Face the long, short, furry, undead and rocky arms of the law as we forensically investigate our ‘arresting’ illustration starring Sam Vimes & Co. from Terry Pratchett’s watch series.
Keeping the peace can be hard in a city where, as a matter of course, thieves thieve, assassins assassinate and seamstresses… um… don’t. Thankfully His Grace, His Excellency, The Duke of Ankh; Commander Sir Samuel Vimes Blackboard Monitor and the Ankh-Morpork City Watch are here to serve and protect. In our latest puzzle and print we chose to salute the finest body of men, women, dwarfs, trolls, werewolves, golems, igors, gnomes, feegles, vampires and whatever Nobby Nobbs is, on the face of the Disc with our faithful rendition…
Here at the Emporium we’re lucky enough to welcome Discworld fans from all over the known roundworld, and we like to ask our visitors one simple question; ‘What’s your favourite book?’. Mostly we do this because we enjoy the beetling brows and pained expressions on their dear little faces; It’s truly wonderful to watch the inner struggle. You might as well ask someone to pick a favourite child, or vital organ. This careful research on the fans’ favourite Discworld title has revealed that typically, after desperately listing all 41 novels, their most beloved Pratchett ‘book’ is ‘The-guards-series…followed-closely-by-the-Death-series-oh-and-the-witches-books-but-I-do-love-the …’
If anything, this reveals that there are some things most Discworld fans love more than any one of Terry’s books, and that’s his characters. Discworld’s inhabitants often govern a reader’s fondness for particular titles over the narrative itself (although Terry’s storytelling is of course absolutely masterful in our completely biased opinion). Pratchett’s decades-long development of his protagonists has enabled us to feel a unique devotion to Discworld’s denizens that keeps us hooked on the books, with detailed descriptions that enable us to depict them in our mind’s eye and translate them to paper through the conduit of talented illustrators such as David Wyatt.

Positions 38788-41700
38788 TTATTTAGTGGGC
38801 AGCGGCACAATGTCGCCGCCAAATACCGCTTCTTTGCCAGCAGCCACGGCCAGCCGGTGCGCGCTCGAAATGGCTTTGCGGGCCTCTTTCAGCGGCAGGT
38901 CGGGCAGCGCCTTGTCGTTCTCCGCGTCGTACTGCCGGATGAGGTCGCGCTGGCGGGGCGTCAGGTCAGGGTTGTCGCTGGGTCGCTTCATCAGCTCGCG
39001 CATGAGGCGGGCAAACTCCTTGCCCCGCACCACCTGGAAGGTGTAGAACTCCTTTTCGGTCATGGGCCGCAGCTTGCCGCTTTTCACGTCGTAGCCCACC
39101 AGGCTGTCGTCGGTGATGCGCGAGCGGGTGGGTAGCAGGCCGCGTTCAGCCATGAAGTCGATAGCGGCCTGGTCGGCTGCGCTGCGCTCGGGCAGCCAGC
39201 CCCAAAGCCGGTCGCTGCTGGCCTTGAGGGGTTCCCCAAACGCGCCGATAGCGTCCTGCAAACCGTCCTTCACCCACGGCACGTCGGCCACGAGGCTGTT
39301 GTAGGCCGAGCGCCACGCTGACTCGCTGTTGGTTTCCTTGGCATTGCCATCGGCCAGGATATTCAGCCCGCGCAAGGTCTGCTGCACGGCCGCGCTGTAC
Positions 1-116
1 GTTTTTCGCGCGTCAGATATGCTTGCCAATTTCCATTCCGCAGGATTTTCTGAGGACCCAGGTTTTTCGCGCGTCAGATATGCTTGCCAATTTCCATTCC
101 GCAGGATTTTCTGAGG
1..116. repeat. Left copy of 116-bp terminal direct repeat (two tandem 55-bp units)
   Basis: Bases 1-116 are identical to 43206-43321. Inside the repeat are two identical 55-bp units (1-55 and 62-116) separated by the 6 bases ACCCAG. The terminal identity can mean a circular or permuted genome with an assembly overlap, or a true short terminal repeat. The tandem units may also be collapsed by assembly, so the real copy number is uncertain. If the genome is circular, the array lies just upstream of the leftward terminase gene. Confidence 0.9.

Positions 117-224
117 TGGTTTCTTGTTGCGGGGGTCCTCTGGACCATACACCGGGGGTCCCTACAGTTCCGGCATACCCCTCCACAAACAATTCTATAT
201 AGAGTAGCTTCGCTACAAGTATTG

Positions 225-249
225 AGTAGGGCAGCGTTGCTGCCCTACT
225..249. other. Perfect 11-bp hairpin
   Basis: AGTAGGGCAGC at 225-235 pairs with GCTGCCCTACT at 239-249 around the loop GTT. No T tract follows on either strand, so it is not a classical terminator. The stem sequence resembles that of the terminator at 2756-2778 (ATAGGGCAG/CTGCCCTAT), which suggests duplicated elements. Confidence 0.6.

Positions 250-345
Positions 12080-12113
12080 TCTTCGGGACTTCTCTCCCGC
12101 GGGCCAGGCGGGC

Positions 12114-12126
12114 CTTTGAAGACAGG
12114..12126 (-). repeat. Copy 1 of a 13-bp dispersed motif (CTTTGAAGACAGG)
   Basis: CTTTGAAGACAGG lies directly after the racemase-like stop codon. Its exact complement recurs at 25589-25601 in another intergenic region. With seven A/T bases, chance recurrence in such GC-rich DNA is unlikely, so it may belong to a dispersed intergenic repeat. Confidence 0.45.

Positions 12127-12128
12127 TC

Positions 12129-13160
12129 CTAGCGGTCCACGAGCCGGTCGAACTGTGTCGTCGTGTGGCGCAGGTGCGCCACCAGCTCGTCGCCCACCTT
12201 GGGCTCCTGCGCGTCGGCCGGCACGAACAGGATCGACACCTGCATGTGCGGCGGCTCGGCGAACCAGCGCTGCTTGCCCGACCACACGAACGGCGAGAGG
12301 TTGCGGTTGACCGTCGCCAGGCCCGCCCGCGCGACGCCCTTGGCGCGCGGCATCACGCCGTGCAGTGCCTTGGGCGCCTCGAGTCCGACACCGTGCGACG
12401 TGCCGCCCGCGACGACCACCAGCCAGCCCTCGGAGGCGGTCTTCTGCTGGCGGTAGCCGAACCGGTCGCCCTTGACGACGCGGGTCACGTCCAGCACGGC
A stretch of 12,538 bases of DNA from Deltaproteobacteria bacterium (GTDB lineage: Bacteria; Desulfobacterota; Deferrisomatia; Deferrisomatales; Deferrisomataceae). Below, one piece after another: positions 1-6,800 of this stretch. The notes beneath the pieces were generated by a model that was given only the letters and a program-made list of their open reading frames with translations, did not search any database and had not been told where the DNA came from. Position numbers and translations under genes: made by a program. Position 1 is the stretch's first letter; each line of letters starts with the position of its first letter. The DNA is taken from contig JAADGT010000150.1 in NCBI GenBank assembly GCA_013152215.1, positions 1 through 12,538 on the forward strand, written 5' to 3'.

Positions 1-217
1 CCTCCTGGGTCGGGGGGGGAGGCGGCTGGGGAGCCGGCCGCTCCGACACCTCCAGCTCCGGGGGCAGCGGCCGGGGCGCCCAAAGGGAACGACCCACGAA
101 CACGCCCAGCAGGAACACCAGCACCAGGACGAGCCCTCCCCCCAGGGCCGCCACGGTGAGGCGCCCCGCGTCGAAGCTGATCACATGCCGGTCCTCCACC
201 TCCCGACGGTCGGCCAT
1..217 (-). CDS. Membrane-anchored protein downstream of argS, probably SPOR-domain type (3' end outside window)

Sam Vimes’ character took 24 years’ worth of writing to fully develop. From a drunkard in the gutter to the world-renowned Duke of Ankh. A dirty fighter, hero, father, maverick, renegade, leader, reluctant noble and bacon sarnie aficionado. He’s one of the most complete and complex fictional characters in the history of the written world. As readers we’re afforded a look inside his head and out through his eyes. We see him fight a pack of werewolves barehandedly, bring peace to between nations, completely flummoxed by a disorganiser and utterly disarmed by a pair of tights and a silly hat. In short, he’s more ‘real’ to many readers then the people with which they ride the bus every day.
The Watch itself is a great reflection of Vimes’ character – flawed and imperfect, steadfast and fair. From the virtuous to the villainous, each member of the Ankh-Morpork City Watch has a deep, believable and often relatable personality. With the potency of readers’ passion for the watch in mind, we knew we had to do our utmost to honour Terry Pratchett’s vision of the Watch as faithfully as we could.
Designing our composition was relatively easy. Sam had to be the centre; surrounded by an ensemble of A-MCW’s most prominent members. Our depiction doesn’t take place at a particular time or reflect a specific scene from a city watch book, but captures all the character and anarchy of the city watch in one action-packed tableau. However, to add a hint of narrative to proceedings, we intentionally placed each City Watch officer, constable and recruit to focus the interest on Vimes, each of them vying for his attention in a suitably characteristic manner. Constable Visit tries to hand out his pamphlets, Carrot wants to address a statute from ‘The Book’ and Buggy Swires of the Airborne Division swoops past on a pigeon.